First Friday Book Faves

What are you reading?

That's the question we will be asking COF contributors and you, our readers, each month. Is there a book that you just can't seem to put down, that's teaching you a profound spiritual lesson, or making you laugh amid your struggles? We want to hear about it!

There are two ways you can join us! Tell us in the comments what you are reading or use the LinkUp below to share your blog post about a favorite book you've read.  


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Beth Stiff

Let Hope in: 4 Choices That Will Change Your Life Forever  by Pete Wilson is a must-read. The book will change your life. As shared by Pete, “Let go of regret and fear, and instead focus on the hope. Focus on the desire, and let hope in.” God is our hope. Let Him in. You will come away from this book with a reminder of how you are loved, forgiven, and free.

Susanne Ciancio

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How to be a Best Friend Forever: Making and Keeping Lifetime Relationships by Dr. John Townsend is a great read for all of us who want to improve our relationships or figure out why some of them are so unsatisfying. Townsend offers eight skills needed for resilient lifelong friendships.  One of my favorite parts was how he distinguished the difference between friends, best friends (BFs) and best friends forever (BFFs).  Dr. Townsend makes it really clear that lifetime friendships are very important to our mental health and overall enjoyment of life.


Micalagh Moritz

Tattoos on the Heart: The Power of Boundless Compassion is a transformational collection of stories written by a priest, Father Greg Boyle, who serves among the gangs of Los Angeles. The founder of Homeboy Industries, a non-profit that provides opportunities for gang members to change their lives and the community around them, he reminds us of God’s redemptive love for all, no matter where we are and what we have been through. Written with humor, while offering a realistic picture of serving in a place where violence and hardships are real, his stories offer hope and inspiration.  

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Chelle Wilson

Hallelujah! The Welcome Table: A Lifetime of Memories with Recipes by Maya Angelou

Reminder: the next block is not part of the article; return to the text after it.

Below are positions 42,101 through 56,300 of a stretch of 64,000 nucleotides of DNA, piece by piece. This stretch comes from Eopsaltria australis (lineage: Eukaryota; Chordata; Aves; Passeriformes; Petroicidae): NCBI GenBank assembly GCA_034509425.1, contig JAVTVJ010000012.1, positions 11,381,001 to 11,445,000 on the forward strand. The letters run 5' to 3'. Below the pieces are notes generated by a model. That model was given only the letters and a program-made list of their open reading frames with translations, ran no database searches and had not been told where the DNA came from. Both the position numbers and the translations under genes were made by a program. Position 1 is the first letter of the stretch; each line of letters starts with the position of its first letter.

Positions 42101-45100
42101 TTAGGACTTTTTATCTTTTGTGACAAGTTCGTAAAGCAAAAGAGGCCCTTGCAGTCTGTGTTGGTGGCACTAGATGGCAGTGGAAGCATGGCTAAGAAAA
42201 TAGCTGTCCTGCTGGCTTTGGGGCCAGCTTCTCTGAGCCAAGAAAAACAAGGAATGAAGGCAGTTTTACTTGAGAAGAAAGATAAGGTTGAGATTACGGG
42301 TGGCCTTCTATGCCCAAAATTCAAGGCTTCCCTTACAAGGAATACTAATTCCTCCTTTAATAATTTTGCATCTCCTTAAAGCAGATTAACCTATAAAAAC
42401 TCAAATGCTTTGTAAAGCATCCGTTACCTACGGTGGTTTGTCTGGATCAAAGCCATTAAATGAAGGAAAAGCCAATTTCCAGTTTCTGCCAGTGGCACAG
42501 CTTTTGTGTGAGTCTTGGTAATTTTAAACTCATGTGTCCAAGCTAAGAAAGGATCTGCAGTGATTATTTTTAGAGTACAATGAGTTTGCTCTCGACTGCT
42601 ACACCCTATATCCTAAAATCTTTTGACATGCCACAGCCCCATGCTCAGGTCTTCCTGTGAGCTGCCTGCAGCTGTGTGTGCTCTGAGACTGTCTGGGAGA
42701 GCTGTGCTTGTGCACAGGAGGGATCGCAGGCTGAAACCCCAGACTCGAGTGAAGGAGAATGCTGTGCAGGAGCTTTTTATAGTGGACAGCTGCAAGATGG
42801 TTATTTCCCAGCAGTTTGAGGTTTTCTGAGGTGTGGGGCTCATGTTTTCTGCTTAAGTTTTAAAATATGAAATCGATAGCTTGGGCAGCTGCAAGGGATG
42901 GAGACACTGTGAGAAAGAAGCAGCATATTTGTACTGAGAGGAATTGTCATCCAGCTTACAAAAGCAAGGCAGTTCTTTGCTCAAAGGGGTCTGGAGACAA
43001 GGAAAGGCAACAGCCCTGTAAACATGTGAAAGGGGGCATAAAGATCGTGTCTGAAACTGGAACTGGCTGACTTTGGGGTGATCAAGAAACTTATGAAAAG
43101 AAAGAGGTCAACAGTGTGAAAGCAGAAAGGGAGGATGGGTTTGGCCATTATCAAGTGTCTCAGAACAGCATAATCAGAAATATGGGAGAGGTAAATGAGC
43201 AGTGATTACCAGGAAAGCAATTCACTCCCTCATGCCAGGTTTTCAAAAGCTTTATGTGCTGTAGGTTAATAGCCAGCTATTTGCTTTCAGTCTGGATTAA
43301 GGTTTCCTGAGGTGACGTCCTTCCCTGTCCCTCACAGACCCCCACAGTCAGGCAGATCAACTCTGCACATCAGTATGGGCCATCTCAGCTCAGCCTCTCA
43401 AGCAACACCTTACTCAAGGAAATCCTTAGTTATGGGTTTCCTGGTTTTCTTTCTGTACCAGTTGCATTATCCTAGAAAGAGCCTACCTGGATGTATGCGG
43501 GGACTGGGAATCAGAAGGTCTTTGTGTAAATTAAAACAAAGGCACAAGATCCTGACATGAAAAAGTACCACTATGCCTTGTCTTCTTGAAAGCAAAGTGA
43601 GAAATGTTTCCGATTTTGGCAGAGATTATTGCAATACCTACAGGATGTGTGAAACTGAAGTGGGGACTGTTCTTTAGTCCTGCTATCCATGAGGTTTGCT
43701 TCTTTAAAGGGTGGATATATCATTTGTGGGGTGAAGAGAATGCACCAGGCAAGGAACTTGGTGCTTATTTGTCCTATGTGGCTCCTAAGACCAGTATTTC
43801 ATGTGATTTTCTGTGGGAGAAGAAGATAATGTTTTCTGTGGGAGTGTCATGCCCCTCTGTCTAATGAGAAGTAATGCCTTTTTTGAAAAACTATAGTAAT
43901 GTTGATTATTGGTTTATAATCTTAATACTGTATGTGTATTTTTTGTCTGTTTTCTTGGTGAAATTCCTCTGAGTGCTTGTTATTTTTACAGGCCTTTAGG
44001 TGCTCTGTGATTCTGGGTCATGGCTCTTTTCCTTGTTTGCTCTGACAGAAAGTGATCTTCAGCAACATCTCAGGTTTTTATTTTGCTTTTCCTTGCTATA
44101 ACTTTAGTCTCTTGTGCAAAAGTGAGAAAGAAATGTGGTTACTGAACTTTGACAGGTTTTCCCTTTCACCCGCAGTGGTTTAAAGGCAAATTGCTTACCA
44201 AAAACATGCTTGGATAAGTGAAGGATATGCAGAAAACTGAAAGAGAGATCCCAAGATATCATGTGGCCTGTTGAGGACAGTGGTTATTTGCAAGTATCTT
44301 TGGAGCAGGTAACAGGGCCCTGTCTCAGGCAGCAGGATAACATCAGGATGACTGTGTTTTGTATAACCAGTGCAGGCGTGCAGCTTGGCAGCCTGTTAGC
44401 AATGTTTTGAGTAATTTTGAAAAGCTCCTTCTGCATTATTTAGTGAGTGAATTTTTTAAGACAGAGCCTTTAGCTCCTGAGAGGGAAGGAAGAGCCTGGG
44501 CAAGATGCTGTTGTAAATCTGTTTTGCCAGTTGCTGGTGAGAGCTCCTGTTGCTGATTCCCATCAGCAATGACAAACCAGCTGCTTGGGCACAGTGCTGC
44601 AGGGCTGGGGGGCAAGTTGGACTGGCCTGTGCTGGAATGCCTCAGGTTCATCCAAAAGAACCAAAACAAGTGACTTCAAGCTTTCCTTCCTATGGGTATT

Maya Angelou tells stories of her life, the experiences that shaped it, and the soul food that so many years later transports her back to those times and those memories. In conversation with a dear friend recently, we talked about the importance of food, recipes, and entertaining as a ritual, a vehicle for fellowship, comfort, informing and deepening relationships between families and friends. It wasn't just the recipes that inspired me, it was their enduring legacies, dishes only eaten on Sundays, e.g., fried chicken and cold potato salad, Carmel Cake, made "just to tell you how much we love you and how precious you are," and seasonal memories including cracklin' cornbread. Through this book, I see and smell my grandmother's kitchen on Sundays and throughout the year, church suppers, and holiday meals.

I recommend this book as window into African-American cultural history, family memories, and the secrets to pouring love into every meal.


Noelle Rhodes

God Loves Ugly by Christa Black is the true story of a powerful journey of one woman's freedom from paralyzing insecurities to the victorious realization of God's unconditional love! Christa Black gets real as she shares her story of dealing with sexual abuse, battling rejection issues, finding freedom from food addictions, and tearing off the chains of needing perfection. 

I recommend this book because Christa writes in a way that makes you feel like you’re having coffee together and just talking 'life'. She doesn't judge, but she does offer hope. She tackles the ugly parts of life, and the shameful parts we wish we could cover without anyone noticing. I personally find incredible strength in her story. I think you will too…So get it on your Kindle or in your hands!


Elise Daly Parker

Unglued; Making Wise Choices in the Midst of Raw Emotions by Lysa TerKeurst is a book I wish had been written when I was in the thick of raising my kids. From the beginning, Lysa invites us into the hope of imperfect progress, instead of the burden of shooting for perfection. Immediately,  I could relate to Lysa’s thoughts on her out-of-control reaction to her husband’s request for a towel. “But God help me if I don’t get a handle on this I will destroy the relationships I value most and weave into my life permanent threads of short-temperedness, shame, fear, and frustration.” Lysa continues to explore being “unglued” in her classically straightforward, real, sometimes hysterically funny and sometimes piercingly true book. Unglued offers practical advice and hope for making imperfect progress toward being more self aware and gaining more self control, with a lot of help from our Lord.


Kimberly Amici

The Good Girl's Guide to Great Sex (And You Thought Bad Girls Had All the Fun) by Shelia Wray Gregoire

I’ve had this book for over a year know and finally gotten the courage to pick it up. My husband is glad I did. Sheila writes openly and honestly about a subject that few people want to talk about, especially in church. Her humor lightens the mood as she emphasizes the importance of sex in the marriage relationship. She discusses both the physical and spiritual aspects of the gift God has given a husband and wife by mixing practical tipswith biblical truths. I am only halfway through but am anticipating the second half to be just as good as the first. I’ll keep you posted…

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